Bravemansgame – Paul Nicholls – Ballymore Novices’ Hurdle
The day-two opener has been dominated by Ireland in recent years, but while a strong raiding party assembled once more, Bravemansgame might just ensure this year’s renewal stays at home. An expensive purchase at £370,000, the Irish point-to-point graduate was actually beaten on his hurdling debut, but has since rattled off a hat-trick of wide-margin wins. Trainer Paul Nicholls, who has compared this five-year-old to the great Denman in terms of physique and potential, has elected to keep his charge fresh for the Festival – giving him plenty of time to recover from his latest triumph in the Challow Hurdle at Newbury in December. Denman actually suffered a rare defeat in this race, but Bravemansgame is fancied to prevail where the former Nicholls star did not.
Paisley Park – Emma Lavelle – Stayers’ Hurdle
The three-mile hurdling championship is perhaps the only race at this year’s Festival in which the British appear to hold the aces, with the ante-post market having been dominated throughout the winter by familiar foes in Paisley Park and Thyme Hill. Paisley Park looked set to rule the division for years to come after winning this race a couple of years ago, but was found to be suffering from a heart problem when attempting to defend his crown. Such an issue may have finished lesser horses, but Lavelle’s stable star has bounced back to at least somewhere near his best this season – going down narrowly to Thyme Hill at Newbury before reversing the form in a thrilling Long Walk Hurdle at Ascot. Thyme Hill sadly misses out, so while there are a couple of interesting Irish runners lurking, Paisley Park should be very hard to beat.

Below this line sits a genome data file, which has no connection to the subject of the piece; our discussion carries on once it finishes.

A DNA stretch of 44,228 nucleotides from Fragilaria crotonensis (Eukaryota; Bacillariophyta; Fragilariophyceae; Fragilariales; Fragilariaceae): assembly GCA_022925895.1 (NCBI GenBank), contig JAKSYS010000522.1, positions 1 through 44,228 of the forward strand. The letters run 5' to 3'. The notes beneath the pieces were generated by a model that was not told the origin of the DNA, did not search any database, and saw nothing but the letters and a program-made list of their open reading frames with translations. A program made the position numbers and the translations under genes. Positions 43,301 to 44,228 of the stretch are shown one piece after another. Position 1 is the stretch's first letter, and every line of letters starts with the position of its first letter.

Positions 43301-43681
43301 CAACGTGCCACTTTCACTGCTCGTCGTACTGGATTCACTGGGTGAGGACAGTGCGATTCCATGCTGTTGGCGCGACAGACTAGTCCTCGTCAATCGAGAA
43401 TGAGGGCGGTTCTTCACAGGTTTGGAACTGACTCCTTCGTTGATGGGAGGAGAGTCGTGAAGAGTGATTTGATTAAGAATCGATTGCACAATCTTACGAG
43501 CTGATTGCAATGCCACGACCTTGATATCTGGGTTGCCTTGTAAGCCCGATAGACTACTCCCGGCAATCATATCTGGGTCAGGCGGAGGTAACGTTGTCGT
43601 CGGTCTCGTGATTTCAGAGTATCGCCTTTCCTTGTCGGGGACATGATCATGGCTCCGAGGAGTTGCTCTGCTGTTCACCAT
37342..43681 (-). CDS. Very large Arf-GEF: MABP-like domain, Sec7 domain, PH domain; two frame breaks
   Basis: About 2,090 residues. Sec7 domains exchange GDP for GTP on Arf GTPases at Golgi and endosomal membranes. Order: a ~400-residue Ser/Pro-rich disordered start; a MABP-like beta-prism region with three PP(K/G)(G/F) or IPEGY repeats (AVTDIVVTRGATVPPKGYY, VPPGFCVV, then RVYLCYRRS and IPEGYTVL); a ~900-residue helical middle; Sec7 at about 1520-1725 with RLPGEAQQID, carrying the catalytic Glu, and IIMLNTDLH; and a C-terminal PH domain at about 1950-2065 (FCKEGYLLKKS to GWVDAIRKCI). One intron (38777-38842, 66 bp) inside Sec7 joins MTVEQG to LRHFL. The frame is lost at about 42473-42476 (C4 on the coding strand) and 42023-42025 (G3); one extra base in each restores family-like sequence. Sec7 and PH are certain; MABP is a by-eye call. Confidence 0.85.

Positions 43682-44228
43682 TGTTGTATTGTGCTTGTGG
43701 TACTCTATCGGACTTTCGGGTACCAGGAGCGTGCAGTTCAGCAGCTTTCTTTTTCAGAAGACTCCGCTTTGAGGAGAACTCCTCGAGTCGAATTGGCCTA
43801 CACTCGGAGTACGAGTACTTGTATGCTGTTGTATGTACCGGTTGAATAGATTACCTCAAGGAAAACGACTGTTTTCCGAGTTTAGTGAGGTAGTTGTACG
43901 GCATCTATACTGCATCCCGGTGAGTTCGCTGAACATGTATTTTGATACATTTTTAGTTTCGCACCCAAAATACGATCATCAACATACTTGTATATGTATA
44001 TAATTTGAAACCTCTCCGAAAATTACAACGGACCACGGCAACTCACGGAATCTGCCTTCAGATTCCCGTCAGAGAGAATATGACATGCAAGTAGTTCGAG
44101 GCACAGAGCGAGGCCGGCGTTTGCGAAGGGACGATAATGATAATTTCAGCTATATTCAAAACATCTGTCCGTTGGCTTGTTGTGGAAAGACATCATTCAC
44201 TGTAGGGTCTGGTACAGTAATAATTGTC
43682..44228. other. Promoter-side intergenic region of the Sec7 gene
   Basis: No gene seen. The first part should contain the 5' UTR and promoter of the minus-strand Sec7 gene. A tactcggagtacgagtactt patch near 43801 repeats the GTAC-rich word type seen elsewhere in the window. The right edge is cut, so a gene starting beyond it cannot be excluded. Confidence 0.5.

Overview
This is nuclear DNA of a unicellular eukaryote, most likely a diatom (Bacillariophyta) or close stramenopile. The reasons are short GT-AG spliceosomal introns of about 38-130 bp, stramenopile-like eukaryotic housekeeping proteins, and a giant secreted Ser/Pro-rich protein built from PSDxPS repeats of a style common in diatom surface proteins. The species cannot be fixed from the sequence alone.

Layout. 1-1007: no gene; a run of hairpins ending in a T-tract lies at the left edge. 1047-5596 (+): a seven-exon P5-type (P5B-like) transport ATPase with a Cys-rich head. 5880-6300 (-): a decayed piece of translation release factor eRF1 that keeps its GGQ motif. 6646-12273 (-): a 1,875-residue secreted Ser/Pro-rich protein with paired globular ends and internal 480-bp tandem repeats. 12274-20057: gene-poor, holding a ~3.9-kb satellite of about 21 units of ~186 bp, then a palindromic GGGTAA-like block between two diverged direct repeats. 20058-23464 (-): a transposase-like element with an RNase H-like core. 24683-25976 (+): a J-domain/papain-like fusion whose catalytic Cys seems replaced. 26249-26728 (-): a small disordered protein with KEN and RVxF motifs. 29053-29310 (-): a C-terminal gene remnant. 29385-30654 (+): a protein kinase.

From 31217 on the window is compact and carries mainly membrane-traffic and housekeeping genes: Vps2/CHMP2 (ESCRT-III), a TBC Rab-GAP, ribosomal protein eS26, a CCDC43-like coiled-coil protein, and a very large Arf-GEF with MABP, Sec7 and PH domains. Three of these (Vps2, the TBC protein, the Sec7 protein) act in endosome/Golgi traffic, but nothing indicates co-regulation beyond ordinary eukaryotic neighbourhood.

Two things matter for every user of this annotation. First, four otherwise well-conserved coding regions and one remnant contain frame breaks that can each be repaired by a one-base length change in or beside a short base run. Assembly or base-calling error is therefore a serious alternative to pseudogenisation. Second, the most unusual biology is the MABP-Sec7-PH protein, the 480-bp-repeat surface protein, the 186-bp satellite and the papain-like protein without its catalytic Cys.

Appreciate It – Willie Mullins – Supreme Novices’ Hurdle
Willie Mullins has saddled four of the last eight winners of the Festival curtain-raiser and houses this year’s hot favourite in Appreciate It. Runner-up to stablemate Ferny Hollow in the Champion Bumper 12 months ago, the imposing son of Jeremy is unbeaten in three starts over hurdles this season including a pair of Grade One wins at Leopardstown. There is a suspicion the seven-year-old will want further than two miles in time, but he has proved he has enough speed to compete at the minimum distance at the top level and if the ground is on the soft side, there is every chance Appreciate It will get punters off to the perfect start.
Monkfish – Willie Mullins – Brown Advisory Novices’ Chase
Already a Festival hero having coming out on top in a four-way finish to last season’s Albert Bartlett, Monkfish has taken his game to even greater heights this term with three foot-perfect efforts over fences. Having only narrowly beaten the high-class Latest Exhibition 12 months ago, the chestnut gelding was a more authoritative winner when the pair met at Leopardstown over Christmas and left him trailing in his wake on their most recent meeting last month – a measure of Monkfish’s upward trajectory. He travels well without being keen, has jumped impeccably to date and has already proven his stamina and ability to handle the track. What’s not to like?